Wednesday, August 16, 2006

The parable of the missing cow

It’s hard to know what exactly to make of David Cameron’s new statement [PDF] of Tory “aims and values”. It’s largely bland and unobjectionable (and by the same token, not the sort of thing with the power to enthuse). The aim of it is to make sort-of right-wing gestures while sounding nice overall, something that Dave usually pulls off quite well in person.

The document has all the ingredients you’d expect.

The motherhood-and-apple-pie: “Encouraging more eco-conscious use of our resources through energy and water conservation, and recycling.”

The spurious waffle: “Choices that were once beyond the reach of all but the richest are now just the click of a button away for everyone.”

The yes-but-Labour-are-doing-that-already-you-muppets-where-have-you-been: “Promoting international trade agreements and debt relief to benefit poor countries.” Or: “Action on public health that helps everyone to lead healthier lives, reduces health inequalities, and ensures that demands on the NHS are more sustainable.”

The Cameron fantasy that the rich and powerful can be trusted to be nice to everyone, and that legal accountability is so 20th-century: “Encouraging greater corporate responsibility by offering a lighter regulatory regime to companies who make a commitment to responsible business practice.”

The indigestible soundbite: “a responsibility revolution to create an opportunity society – a society in which everybody is a somebody, a doer not a done-for.”

The half-baked idea masquerading as a workable policy: “a new Bill of Rights to replace the Human Rights Act.”

The nudge-nudge-wink-wink-we’re-still-Tories: “fairer, flatter and simpler taxes and deregulation for employers and wealth creators” or “Supporting families and marriage”.

The trying-to-have-it-both-ways: “putting economic stability and fiscal responsibility ahead of promises to cut taxes” and, in the very next line, “Sharing the proceeds of growth between investment in public services and tax reduction.”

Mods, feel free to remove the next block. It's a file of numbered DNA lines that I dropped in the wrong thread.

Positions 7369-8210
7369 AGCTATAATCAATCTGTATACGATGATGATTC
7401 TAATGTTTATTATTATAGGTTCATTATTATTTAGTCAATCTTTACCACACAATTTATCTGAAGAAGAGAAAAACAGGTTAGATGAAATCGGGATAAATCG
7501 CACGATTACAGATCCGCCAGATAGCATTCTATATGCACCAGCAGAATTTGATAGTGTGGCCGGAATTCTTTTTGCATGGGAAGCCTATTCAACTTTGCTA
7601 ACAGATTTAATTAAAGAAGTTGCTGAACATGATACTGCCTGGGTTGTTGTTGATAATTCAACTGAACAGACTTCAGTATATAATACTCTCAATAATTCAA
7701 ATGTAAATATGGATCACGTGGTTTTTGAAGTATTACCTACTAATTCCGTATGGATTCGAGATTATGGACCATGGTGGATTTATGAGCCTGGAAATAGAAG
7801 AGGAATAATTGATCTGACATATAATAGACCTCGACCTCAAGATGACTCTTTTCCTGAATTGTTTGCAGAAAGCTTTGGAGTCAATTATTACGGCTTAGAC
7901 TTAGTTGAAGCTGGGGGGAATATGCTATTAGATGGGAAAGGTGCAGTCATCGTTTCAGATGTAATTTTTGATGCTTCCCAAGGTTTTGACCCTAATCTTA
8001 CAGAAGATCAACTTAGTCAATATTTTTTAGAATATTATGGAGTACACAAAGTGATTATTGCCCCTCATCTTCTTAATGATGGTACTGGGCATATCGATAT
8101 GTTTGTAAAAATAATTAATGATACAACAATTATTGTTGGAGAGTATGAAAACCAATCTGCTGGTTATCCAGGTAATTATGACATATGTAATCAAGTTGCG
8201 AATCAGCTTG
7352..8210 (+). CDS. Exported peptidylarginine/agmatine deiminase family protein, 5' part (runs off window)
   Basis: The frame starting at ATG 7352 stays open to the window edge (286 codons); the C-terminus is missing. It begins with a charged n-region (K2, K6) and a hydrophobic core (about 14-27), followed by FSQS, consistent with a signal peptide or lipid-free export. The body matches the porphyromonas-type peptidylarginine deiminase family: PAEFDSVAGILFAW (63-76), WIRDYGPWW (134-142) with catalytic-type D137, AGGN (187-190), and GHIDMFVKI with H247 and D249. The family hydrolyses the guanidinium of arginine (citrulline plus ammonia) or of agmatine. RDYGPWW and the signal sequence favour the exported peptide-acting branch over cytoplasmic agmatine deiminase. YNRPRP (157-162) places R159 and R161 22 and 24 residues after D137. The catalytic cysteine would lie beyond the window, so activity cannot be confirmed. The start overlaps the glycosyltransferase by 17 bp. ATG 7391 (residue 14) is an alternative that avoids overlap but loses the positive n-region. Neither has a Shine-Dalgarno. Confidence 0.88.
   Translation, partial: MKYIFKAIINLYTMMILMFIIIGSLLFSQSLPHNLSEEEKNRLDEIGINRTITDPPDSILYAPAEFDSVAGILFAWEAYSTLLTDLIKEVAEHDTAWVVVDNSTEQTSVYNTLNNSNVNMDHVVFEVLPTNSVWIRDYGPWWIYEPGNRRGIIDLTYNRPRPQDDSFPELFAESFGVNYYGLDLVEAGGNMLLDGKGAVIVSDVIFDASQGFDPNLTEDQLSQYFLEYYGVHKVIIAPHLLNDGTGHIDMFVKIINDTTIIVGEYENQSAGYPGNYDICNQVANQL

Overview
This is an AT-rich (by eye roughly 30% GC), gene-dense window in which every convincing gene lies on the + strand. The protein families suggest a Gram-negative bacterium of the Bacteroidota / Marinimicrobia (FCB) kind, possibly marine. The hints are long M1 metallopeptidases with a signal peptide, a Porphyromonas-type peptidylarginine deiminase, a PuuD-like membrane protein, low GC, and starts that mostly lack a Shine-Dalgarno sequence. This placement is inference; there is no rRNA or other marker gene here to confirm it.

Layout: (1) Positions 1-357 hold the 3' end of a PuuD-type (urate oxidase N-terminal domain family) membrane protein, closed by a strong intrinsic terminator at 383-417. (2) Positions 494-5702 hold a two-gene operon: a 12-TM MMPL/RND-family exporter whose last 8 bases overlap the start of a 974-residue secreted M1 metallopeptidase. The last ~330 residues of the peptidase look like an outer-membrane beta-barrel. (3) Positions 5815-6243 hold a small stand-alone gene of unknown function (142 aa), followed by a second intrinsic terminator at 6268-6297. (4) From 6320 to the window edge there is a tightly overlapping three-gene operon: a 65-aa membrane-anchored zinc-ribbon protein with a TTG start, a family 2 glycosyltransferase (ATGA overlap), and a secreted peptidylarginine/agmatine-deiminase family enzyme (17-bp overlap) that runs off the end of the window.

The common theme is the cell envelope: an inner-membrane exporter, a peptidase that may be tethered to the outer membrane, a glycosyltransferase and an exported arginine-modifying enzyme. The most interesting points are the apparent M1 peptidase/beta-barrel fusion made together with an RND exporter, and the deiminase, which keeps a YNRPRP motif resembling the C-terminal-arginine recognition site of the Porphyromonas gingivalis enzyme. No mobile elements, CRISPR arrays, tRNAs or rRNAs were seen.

Or: “Giving schools greater control over their own affairs” but “through the encouragement of streaming and setting, and of much greater rigour in teaching and exams.”

And the come-off-it-you-are-still-Tories-and-we-know-you-won’t-really-do-this: “giving every individual the skills, the resources, and the confidence to take control of their life”.

It will now be put to a vote of party members, who will approve it overwhelmingly – following the pattern of Blair’s 1990s Labour modernisation.

But the point about Blair’s rewriting Clause IV was not that the new version was so striking that people would rally to the new Labour banner; nobody paid much attention to what the new version said (like Cameron’s, it was largely bland). The point was that getting rid of the old “common ownership” Clause IV showed that the party had changed its heart as well as its face, and indeed Blair had a genuine fight on his hands (if memory serves, the biggest three unions and many MPs lined up in opposition). Winning that fight was what mattered in terms of swaying public opinion.

Cameron’s new statement will inspire nobody; he has learned the wrong lesson from Blair. It’s not about spouting ‘modern’ warm words in the hope that voters will forget the past, it’s about slaughtering an unpopular sacred cow, and being seen to be having a real fight in doing so. There’s no sign that he knows what that Tory sacred cow might be, or that he has the courage to pick such a fight.

(Cross-posted at FC.)

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